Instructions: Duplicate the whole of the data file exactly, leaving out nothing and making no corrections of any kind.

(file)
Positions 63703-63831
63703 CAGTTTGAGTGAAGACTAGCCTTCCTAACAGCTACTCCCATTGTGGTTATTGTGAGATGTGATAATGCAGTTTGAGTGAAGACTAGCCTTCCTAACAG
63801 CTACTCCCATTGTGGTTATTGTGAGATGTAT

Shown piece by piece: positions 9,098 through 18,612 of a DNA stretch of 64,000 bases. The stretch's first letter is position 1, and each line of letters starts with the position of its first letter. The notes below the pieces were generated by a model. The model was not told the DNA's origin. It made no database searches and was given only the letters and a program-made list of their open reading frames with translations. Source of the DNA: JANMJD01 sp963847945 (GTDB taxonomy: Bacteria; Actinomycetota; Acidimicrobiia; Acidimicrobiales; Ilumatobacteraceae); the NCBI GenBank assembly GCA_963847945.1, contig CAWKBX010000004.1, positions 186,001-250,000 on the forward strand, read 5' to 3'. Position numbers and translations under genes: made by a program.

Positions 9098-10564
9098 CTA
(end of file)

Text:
Positions 63703-63831
63703 CAGTTTGAGTGAAGACTAGCCTTCCTAACAGCTACTCCCATTGTGGTTATTGTGAGATGTGATAATGCAGTTTGAGTGAAGACTAGCCTTCCTAACAG
63801 CTACTCCCATTGTGGTTATTGTGAGATGTAT

Shown piece by piece: positions 9,098 through 18,612 of a DNA stretch of 64,000 bases. The stretch's first letter is position 1, and each line of letters starts with the position of its first letter. The notes below the pieces were generated by a model. The model was not told the DNA's origin. It made no database searches and was given only the letters and a program-made list of their open reading frames with translations. Source of the DNA: JANMJD01 sp963847945 (GTDB taxonomy: Bacteria; Actinomycetota; Acidimicrobiia; Acidimicrobiales; Ilumatobacteraceae); the NCBI GenBank assembly GCA_963847945.1, contig CAWKBX010000004.1, positions 186,001-250,000 on the forward strand, read 5' to 3'. Position numbers and translations under genes: made by a program.

Positions 9098-10564
9098 CTA